The Federal Reserve serves critical functions like acting as a bank for the US Government, supervising and regulating banks, maintaining the stability of the financial system, and providing certain financial services to banks, governments, and foreign official institutions. The Federal Reserve is essentially the central bank of the United States, established by Congress in 1913 to have centralized control over US monetary policy, bank supervision/regulation, and help mitigate systemic financial risks. Its structure tries to ensure independence from short-term political pressures.

The European Central Bank (ECB) is the central bank for the Eurozone

The ECB refers to the European Central Bank, which was established in 1998. The ECB is the central bank for the 19 countries in the Eurozone—the member states of the European Union that have adopted the euro as their currency. It was established in 1998 along with the introduction of the Euro, the common currency that replaced previous national currencies like the German Deutsche Mark and French Franc. The ECB is governed by a president and governing council that sets interest rates and monetary policy for the Eurozone with the primary goal of maintaining price stability and the value of the Euro.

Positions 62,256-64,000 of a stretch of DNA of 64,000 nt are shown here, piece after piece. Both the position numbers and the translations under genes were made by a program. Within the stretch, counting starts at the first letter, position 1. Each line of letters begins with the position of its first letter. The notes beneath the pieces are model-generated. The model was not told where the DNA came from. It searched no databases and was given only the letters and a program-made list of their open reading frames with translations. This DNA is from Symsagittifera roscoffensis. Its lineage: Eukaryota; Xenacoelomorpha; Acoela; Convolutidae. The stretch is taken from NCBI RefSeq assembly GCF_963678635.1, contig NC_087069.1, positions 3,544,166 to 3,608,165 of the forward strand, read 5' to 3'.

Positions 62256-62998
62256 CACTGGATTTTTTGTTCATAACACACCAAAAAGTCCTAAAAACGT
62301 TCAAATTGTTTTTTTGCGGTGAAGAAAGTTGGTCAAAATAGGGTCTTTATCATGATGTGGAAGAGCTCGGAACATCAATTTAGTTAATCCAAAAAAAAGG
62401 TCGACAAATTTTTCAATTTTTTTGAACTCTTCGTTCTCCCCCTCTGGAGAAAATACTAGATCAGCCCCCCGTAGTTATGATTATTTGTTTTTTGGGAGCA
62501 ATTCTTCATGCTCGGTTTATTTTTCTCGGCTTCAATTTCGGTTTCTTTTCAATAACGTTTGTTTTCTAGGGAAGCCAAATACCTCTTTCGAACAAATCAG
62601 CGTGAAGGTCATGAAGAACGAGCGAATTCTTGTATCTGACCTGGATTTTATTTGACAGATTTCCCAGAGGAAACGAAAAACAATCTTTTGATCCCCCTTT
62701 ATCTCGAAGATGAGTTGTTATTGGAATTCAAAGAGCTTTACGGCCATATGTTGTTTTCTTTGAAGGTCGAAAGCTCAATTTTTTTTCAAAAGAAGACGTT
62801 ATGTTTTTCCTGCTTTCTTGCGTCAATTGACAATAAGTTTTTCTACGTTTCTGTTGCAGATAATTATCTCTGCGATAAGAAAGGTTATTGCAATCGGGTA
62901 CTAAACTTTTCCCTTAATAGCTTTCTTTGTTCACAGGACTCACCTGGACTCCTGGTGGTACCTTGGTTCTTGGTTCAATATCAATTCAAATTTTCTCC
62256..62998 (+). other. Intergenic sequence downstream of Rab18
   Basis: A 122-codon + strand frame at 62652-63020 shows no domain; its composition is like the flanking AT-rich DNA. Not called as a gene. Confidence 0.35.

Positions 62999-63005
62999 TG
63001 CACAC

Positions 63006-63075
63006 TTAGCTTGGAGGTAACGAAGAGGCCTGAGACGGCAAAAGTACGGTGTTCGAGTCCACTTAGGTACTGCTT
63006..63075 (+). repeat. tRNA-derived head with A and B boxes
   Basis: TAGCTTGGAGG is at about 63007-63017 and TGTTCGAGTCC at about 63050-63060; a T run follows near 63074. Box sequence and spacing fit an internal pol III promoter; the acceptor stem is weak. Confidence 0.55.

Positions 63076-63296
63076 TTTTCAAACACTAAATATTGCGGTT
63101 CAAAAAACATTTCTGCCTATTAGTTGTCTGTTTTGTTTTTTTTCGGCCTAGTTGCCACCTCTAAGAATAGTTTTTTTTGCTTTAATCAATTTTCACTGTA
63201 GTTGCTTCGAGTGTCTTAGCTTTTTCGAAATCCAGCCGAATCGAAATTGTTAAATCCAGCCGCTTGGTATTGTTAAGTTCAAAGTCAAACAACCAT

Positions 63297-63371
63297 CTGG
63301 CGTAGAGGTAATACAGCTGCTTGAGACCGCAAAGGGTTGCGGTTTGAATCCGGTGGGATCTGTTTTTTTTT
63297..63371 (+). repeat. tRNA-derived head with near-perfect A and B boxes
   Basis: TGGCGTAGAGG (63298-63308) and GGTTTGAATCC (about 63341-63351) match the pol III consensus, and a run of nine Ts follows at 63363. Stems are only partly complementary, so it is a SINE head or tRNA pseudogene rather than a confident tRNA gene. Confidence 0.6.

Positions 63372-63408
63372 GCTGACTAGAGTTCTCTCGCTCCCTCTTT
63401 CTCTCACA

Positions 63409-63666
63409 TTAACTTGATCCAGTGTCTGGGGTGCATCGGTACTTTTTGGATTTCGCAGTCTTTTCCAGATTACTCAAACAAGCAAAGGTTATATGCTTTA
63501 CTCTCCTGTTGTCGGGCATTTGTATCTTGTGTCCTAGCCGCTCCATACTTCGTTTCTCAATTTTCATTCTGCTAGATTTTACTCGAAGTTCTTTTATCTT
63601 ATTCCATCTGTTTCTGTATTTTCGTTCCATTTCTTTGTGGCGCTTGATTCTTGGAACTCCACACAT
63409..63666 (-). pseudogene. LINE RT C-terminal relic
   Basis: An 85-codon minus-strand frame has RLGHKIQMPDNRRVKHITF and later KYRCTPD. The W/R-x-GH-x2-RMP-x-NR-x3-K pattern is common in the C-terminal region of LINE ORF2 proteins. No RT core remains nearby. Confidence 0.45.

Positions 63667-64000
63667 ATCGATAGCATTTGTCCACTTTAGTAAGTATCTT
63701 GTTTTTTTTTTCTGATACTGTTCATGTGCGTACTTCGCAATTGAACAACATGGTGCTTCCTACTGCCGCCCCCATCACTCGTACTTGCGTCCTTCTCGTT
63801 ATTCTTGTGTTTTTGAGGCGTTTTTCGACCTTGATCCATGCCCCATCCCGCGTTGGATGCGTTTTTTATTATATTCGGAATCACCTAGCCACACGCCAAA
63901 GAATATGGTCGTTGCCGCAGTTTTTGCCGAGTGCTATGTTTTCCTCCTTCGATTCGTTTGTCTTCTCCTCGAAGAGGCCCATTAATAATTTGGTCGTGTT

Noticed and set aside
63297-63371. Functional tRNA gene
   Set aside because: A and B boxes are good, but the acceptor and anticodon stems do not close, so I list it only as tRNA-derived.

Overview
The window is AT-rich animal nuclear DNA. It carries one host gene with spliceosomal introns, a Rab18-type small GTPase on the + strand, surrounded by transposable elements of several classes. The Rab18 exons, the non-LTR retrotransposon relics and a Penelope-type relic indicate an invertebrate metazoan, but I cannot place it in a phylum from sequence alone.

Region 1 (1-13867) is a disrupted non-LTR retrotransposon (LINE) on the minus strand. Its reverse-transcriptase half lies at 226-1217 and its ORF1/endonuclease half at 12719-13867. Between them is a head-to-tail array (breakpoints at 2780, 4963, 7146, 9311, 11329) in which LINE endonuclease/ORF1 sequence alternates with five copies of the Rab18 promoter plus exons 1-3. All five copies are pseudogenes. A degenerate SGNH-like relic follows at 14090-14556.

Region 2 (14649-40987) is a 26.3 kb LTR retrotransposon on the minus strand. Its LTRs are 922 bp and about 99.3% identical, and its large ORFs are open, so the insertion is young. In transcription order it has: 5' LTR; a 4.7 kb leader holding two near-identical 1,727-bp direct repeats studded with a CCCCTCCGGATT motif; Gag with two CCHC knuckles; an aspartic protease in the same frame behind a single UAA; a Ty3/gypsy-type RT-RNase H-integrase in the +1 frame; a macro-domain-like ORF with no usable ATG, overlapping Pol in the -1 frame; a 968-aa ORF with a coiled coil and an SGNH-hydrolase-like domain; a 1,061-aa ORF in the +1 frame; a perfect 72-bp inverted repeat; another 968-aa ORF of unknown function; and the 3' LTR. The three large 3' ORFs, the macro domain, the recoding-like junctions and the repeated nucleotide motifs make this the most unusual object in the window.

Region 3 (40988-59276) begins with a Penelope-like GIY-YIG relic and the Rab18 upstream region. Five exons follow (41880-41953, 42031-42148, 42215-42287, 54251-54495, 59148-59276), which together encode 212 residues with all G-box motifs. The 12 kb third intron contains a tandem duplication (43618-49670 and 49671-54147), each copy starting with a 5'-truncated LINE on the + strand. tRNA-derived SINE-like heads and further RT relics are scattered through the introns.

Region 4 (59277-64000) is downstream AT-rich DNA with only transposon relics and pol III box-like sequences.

Key roles of the ECB include defining and implementing monetary policy for the Eurozone, conducting foreign exchange operations, holding and managing foreign reserves assets, and helping oversee banking/financial system oversight across Eurozone members. The creation of the ECB was a landmark moment in the European integration project, establishing centralized monetary policy and helping coordinate economic growth across EU members. The ECB establishment in 1998 alongside the Euro currency was a major pillar in Europe’s economic and currency integration, giving it similar regional monetary authority that national central banks have within their own countries.

The Bank of Japan Act of 1882 established the Bank of Japan (BOJ)